The Platform

The Civil Society Platform on the FATF has been set up to ensure that civil society is effectively engaged in the debate on anti-money laundering and combatting terrorism financing. Our vision is to have a free and fully-enabled civil society operating space.

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SPECIAL RAPPORTEUR CALLS ON FATF TO CONSIDER CIVIL SOCIETY'S ROLE IN COUNTERTERRORISM

The United Nations Special Rapporteur on the rights to freedom of peaceful assembly and of association, Maina Kiai, called on the Financial Action Task Force (FATF) to improve its cooperation with civil society and consider the sector's valuable contribution to the fight against terrorism. He commended FATF on its decision to revise its controversial Recommendation 8 (R8), which requires FATF member states to ensure that nonprofits are not used to fund terrorism. In recent years, oppressive governments have used R8 to crack down on dissent. He said that 'the approach to countering terrorist activity needs to shift from regarding NPOs as part of the problem, to embracing them as integral to the solution'. See here for the full statement, issued 18 April 2016. 

Detailed calendar of countries coming up for FATF assessment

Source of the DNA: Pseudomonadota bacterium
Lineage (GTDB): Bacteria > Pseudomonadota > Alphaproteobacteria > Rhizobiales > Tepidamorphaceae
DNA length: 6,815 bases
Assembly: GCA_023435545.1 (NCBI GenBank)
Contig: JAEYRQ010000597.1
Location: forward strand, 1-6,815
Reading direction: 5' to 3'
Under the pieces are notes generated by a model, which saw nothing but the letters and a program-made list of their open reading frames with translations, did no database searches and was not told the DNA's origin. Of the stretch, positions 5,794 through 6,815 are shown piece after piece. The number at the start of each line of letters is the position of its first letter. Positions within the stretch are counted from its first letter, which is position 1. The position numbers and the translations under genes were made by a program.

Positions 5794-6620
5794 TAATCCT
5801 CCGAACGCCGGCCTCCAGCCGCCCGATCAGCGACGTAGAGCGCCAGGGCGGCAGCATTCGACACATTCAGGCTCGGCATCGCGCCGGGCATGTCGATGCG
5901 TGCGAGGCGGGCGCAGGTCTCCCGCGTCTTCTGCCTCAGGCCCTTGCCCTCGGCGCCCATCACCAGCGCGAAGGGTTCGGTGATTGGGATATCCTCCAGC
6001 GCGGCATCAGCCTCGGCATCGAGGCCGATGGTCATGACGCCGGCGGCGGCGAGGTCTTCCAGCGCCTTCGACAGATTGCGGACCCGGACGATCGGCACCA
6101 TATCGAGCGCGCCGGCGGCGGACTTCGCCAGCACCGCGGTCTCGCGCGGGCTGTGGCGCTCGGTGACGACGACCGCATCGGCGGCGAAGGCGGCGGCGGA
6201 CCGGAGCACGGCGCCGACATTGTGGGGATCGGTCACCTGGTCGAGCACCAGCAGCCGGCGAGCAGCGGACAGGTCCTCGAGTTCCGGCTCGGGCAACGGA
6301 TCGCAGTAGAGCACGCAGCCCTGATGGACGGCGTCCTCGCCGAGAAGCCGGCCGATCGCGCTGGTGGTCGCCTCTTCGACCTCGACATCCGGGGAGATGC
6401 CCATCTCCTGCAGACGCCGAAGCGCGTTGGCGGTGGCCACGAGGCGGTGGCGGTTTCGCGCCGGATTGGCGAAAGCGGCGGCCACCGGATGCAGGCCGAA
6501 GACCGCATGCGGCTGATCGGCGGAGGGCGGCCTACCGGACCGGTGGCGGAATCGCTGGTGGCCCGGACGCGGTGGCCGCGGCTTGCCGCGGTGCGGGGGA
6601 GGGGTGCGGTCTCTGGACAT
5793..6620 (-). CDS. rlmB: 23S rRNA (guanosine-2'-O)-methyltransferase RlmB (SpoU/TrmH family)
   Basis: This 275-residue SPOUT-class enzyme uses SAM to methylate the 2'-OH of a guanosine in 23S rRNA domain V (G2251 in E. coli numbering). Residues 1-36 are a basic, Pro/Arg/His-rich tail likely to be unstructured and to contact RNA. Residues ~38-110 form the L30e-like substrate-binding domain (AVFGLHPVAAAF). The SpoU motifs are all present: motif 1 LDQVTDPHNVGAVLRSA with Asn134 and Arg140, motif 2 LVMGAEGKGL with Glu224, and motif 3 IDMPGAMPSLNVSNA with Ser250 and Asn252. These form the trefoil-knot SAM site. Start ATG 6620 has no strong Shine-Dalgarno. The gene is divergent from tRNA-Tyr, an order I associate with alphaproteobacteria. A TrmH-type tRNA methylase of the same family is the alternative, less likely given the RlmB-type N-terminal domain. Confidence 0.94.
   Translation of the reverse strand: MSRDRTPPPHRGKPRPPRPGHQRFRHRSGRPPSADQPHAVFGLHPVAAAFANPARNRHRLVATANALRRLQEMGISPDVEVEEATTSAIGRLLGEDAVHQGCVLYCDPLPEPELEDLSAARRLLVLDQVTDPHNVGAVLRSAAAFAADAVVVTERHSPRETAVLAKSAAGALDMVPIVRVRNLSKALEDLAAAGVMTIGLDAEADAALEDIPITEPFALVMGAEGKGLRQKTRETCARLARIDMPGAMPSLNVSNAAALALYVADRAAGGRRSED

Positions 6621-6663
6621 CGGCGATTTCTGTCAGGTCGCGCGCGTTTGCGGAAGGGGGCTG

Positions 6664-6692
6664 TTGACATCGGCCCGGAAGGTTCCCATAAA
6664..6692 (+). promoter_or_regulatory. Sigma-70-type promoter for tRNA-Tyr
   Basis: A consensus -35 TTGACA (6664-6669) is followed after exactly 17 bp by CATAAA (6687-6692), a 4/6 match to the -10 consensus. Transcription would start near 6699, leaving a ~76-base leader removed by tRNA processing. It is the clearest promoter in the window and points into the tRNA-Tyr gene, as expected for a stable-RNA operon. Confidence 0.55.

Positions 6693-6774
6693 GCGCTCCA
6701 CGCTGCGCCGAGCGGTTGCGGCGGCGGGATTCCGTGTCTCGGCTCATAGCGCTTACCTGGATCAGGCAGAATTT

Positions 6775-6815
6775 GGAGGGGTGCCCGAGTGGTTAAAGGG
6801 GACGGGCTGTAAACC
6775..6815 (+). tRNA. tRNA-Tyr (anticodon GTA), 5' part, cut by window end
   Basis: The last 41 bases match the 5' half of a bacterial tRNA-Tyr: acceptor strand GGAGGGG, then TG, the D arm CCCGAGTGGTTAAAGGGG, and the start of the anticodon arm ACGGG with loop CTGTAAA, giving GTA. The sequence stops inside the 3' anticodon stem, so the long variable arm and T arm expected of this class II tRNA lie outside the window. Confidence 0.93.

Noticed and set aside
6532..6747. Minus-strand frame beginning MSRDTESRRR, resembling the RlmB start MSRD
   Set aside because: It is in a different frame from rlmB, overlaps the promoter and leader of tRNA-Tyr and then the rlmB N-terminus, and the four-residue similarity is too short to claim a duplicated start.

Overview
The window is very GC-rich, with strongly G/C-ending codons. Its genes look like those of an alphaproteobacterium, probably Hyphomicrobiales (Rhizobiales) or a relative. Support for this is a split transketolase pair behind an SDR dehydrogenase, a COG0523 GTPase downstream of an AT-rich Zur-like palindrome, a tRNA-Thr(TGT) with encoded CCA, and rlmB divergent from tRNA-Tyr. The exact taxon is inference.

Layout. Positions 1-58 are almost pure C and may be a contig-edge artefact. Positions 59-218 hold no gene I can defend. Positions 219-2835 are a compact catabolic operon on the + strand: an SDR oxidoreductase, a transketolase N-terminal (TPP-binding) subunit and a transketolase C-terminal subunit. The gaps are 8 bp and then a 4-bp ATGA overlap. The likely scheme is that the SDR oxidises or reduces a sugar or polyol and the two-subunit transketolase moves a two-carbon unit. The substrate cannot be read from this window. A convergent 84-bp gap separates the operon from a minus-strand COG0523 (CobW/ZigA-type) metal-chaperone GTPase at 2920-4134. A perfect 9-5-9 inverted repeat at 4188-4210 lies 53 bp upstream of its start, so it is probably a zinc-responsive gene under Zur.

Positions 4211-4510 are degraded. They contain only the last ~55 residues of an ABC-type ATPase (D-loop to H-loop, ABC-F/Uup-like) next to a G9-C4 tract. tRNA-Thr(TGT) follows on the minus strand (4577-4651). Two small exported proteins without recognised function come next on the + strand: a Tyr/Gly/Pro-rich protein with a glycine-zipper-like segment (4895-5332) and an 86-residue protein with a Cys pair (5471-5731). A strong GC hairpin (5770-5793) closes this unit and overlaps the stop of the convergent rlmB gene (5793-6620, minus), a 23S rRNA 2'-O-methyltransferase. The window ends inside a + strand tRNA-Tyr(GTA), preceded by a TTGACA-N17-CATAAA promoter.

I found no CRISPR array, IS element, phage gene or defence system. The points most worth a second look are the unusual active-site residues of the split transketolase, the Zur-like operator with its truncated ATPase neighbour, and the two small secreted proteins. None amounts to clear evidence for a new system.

Countries due for assessment in the next few months: Panama/Dominican Republic/Barbados/Bermuda – 2Q/3Q 2016 Sweden – May/June 2016
Mauritius – June 2016
Zambia – July 2016

 WIDE CALL FOR POLICY CHANGE 
123 nonprofit organisations from 46 countries have signed a letter calling on the FATF to open a process to revise Recommendation 8 in line with the FATF-endorsed risk-based approach. The signatories come from a diverse range of nonprofits including over 30 service delivery organisations and networks, over 50 donor organisations and networks, over 20 human rights and transparency organisations and networks, and organisations based both in the ‘global north’ as well as in the ‘global south’. A press advisory has also been released.
  

 

Tedx talk by Ben Hayes on how international rules on combatting the financing of terrorism are being used as a pretext for restrictive regulatory regimes that adversely affect the legitimate activities of non profit and civil society organisations across the world.

Civicus interviews representatives of the global coalition engaging with the FATF on the impact of anti-terror and anti-money-laundering legislation on civil society space and on what civil society organisations can do to combat this. Read the full interview here.